A nice enough hipster, Marty, and I review what we discussed is wrong with the Norge a few days earlier over the phone. I emphasize the front end feels like a death wish, followed by the full horror story involving Bob Lanphere’s. A story best illustrated by the ominous SERVICE WARNING that has locked up all graphics on the ECU that wasn’t there when I gave them the bike. Not only did they create the problem, they couldn’t solve it because they couldn’t “get inside her” to diagnose the source of the warning. Marty assures me they should be able to and that the poor handling sounds like a wheel bearing. Pete pretty much dismissed the quirky, “niche” nature of the Norge to my face when I picked it up. He even called it “sad” that they sat on it for so long. Marty, by contrast, honestly seems to dig the bike even though it’s not the kind of thing he would probably ride. We shake hands before I swap out the Norge for the LeMans and head back the way I came.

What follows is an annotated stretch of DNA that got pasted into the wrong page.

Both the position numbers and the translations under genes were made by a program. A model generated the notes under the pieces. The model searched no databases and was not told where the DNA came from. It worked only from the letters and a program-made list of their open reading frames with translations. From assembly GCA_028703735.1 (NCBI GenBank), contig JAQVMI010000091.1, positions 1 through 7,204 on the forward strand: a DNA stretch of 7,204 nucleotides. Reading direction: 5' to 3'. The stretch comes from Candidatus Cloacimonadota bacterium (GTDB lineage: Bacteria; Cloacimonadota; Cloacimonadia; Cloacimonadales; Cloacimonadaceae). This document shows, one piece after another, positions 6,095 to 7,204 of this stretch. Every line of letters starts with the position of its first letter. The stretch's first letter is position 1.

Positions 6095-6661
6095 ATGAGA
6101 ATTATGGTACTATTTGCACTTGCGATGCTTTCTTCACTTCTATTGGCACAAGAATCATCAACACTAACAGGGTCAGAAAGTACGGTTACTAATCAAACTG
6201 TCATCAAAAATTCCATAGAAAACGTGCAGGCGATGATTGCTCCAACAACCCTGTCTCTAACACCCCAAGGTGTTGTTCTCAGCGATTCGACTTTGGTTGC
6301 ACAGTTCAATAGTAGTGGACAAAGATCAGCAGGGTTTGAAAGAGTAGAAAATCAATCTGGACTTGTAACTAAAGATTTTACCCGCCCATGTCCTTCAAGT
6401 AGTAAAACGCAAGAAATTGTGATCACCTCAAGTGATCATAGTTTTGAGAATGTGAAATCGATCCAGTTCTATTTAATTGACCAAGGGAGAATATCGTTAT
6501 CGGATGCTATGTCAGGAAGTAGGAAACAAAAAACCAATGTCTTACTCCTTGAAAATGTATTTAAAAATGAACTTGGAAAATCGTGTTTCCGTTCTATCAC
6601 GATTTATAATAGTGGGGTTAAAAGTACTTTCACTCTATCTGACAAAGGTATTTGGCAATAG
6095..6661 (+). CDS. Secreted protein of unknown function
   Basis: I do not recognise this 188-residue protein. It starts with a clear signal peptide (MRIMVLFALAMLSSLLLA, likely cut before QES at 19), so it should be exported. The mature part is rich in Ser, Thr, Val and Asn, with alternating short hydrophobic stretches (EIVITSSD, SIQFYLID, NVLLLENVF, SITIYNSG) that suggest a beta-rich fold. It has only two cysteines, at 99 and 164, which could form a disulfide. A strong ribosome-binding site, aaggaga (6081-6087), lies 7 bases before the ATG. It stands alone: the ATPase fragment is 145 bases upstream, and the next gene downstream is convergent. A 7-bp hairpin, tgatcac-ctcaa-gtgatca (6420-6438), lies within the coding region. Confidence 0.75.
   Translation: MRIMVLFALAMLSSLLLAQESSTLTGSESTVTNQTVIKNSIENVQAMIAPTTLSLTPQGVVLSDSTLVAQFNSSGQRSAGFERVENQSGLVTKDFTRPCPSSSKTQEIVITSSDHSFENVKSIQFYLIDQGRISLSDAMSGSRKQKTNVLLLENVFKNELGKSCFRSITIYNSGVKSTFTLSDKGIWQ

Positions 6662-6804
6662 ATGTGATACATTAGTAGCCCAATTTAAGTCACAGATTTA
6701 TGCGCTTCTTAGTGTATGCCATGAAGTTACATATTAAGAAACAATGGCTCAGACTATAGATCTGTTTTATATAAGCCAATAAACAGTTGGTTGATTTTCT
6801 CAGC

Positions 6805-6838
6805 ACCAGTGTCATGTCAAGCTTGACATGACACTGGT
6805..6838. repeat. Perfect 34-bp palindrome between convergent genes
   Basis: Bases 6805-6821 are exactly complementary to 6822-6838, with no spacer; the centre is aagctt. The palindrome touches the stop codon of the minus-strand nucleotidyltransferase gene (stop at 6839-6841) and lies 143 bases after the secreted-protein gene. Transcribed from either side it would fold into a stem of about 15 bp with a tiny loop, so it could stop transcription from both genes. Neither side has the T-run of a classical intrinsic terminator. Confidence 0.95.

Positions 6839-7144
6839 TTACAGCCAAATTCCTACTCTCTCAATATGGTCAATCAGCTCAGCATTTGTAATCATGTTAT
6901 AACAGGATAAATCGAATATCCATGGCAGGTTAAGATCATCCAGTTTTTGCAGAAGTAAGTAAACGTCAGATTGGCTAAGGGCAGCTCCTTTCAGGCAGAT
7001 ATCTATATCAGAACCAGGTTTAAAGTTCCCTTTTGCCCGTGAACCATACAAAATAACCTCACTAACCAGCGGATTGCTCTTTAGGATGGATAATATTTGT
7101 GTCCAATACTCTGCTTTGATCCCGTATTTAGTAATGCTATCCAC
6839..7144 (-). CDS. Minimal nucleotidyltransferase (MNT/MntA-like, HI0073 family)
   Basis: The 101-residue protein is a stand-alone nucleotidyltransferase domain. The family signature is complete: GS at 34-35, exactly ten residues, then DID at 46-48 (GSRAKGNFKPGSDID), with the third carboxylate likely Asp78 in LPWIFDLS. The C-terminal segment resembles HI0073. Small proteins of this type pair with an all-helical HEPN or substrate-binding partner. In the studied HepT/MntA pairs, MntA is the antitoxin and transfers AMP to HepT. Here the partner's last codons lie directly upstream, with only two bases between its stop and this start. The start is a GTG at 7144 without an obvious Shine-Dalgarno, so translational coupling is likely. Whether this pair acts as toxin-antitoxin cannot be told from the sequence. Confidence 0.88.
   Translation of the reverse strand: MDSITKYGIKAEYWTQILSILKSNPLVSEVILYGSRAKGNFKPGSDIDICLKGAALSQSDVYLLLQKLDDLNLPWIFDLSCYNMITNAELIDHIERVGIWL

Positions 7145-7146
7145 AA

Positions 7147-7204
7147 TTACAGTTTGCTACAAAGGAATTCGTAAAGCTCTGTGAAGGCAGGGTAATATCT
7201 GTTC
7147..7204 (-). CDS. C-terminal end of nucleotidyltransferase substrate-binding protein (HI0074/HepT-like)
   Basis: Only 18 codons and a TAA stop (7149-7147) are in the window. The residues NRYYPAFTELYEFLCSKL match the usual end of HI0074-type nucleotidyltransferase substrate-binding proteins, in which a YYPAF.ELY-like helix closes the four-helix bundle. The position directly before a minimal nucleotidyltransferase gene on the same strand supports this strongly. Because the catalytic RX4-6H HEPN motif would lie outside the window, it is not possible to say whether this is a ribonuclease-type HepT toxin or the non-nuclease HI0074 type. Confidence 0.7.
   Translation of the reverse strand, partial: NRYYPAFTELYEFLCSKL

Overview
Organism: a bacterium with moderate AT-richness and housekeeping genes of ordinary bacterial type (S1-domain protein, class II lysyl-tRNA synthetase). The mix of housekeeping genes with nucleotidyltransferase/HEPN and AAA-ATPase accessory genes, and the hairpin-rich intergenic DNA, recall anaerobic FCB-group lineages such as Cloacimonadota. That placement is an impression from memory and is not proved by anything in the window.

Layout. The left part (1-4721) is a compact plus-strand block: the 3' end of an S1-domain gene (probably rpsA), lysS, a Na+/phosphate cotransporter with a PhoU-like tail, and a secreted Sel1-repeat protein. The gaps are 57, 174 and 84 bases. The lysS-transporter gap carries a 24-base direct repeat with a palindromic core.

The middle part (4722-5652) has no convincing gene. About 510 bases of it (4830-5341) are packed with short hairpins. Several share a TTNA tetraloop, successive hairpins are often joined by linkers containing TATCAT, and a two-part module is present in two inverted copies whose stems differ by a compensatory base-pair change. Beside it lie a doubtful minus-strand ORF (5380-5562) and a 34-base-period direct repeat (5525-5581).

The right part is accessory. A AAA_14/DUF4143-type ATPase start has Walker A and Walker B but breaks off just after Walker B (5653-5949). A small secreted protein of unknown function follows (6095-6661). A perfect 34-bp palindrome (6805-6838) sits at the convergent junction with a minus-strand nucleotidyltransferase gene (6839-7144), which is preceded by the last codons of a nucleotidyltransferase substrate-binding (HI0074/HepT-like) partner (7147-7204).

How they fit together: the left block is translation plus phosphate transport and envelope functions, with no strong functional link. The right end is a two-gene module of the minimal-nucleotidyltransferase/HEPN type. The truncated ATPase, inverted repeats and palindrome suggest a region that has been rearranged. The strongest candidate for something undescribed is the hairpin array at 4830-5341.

Going from a sport touring bike, no matter how shitty the front end, to a pure sportbike is like leaving your favorite chair to sit Indian style on the floor. After a while, your body adjusts and both can become comfortable, but the latter only at high speeds. The LeMans is a relatively forgiving ride at 80 mph or faster. Anything less and you’d rather be on the Norge. Both are handbuilt marvels bordering on the divine, but the LeMans is the essential Guzzi and nothing like the dozen or so bikes I’ve owned since we were kicking up dirt as kids. I noticed right out of the shop it was idling too high at close to 3000 rpms. I assumed it was the result of the valve adjustment done by Optimum Performance, an adjustment that has the bike running like a champ otherwise. Figured it might settle down after putting some miles on it at speed, but this appears not to be the case as I exit the 405 for I-5 South. I consider turning around and having them look at it, but the rain is heavy and cold and won’t become any more comfortable once it gets dark. Idle aside, the bike is glorious. The LeMans is modern to a degree, but its retro superbike design signified by an iconic half-fairing surrounding a single, round headlight gives it the look of something straight off the track from the 1970s. I bought it off a retired landscaper in Hillsboro, Don, with three Triumphs and two old Japanese bikes in his garage. Nicest guy you’ll ever meet, not unlike Frank with his garage full of BMWs in Bellevue, maybe ten years younger, who sold me the Norge. Guzzis attract a certain crowd, to be sure. “Bike whores,” as Don called them. Or maybe just nonconformists past their prime. Count me in either way. Don loved the LeMans but said he was getting too old for it anymore. “Wrists aren’t what they used to be.” His loss, my gain. I read one reviewer describe it as a fogies superbike. Fair enough. That this one appeared on craigslist the day before my 54th birthday may be telling me what I don’t want to hear, but some things, for better or worse, really do find you.